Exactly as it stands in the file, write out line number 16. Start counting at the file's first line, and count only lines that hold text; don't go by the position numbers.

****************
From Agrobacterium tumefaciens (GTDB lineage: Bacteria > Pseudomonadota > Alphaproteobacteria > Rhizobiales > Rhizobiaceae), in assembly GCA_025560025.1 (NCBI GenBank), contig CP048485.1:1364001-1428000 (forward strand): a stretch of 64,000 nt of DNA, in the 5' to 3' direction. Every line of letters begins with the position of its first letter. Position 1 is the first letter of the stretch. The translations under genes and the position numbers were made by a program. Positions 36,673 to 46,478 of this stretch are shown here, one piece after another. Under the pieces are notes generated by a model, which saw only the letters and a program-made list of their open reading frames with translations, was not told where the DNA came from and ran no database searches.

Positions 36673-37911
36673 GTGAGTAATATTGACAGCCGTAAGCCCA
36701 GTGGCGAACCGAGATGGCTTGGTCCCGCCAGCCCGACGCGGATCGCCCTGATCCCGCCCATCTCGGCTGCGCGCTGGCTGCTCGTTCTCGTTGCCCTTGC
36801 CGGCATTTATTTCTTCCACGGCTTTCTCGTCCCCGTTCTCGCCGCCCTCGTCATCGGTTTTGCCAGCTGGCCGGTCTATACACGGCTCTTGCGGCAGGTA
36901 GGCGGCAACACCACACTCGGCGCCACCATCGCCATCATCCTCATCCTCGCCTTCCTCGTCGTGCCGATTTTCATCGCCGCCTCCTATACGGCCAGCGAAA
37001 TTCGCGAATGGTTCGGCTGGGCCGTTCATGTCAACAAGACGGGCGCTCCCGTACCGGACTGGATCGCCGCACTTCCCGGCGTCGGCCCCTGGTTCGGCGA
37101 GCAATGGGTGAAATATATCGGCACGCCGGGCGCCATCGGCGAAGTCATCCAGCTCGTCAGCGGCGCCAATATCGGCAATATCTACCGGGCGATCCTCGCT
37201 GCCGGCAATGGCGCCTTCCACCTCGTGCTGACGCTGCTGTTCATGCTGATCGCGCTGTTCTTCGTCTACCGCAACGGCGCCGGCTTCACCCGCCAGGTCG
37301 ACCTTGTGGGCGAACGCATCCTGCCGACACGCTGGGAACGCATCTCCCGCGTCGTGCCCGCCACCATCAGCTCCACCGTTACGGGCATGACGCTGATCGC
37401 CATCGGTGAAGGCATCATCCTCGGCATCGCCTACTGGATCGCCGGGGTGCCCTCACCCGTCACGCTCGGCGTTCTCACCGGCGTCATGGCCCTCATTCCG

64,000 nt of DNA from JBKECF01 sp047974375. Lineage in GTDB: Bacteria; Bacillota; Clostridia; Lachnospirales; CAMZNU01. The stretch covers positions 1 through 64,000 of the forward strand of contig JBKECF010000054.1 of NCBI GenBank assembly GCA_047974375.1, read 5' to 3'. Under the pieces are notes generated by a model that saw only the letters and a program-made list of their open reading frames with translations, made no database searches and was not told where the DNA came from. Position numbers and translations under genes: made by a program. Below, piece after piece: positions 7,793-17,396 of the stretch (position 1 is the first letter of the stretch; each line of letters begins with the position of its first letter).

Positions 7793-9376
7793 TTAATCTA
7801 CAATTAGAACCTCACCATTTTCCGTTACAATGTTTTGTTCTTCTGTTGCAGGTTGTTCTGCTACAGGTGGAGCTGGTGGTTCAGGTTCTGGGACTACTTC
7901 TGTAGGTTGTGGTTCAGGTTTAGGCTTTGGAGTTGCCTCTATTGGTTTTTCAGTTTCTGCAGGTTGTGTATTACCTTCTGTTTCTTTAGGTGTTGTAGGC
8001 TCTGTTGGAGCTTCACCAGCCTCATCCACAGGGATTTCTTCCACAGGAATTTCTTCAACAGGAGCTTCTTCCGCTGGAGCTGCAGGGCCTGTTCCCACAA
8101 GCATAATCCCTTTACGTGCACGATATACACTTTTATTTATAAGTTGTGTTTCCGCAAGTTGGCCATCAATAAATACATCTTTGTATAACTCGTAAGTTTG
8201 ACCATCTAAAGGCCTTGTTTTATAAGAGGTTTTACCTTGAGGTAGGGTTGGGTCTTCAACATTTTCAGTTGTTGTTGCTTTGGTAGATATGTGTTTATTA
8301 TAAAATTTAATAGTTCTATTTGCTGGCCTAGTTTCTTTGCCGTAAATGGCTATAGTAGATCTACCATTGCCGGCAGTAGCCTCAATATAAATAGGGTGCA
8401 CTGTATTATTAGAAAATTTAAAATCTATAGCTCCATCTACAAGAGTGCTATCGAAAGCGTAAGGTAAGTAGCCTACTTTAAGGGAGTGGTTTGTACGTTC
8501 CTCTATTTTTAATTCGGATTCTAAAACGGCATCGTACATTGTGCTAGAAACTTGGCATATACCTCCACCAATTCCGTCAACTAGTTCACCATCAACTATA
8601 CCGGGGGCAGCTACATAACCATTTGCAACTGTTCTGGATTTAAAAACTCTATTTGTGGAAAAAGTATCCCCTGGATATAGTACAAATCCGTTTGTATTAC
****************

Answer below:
7901 TGTAGGTTGTGGTTCAGGTTTAGGCTTTGGAGTTGCCTCTATTGGTTTTTCAGTTTCTGCAGGTTGTGTATTACCTTCTGTTTCTTTAGGTGTTGTAGGC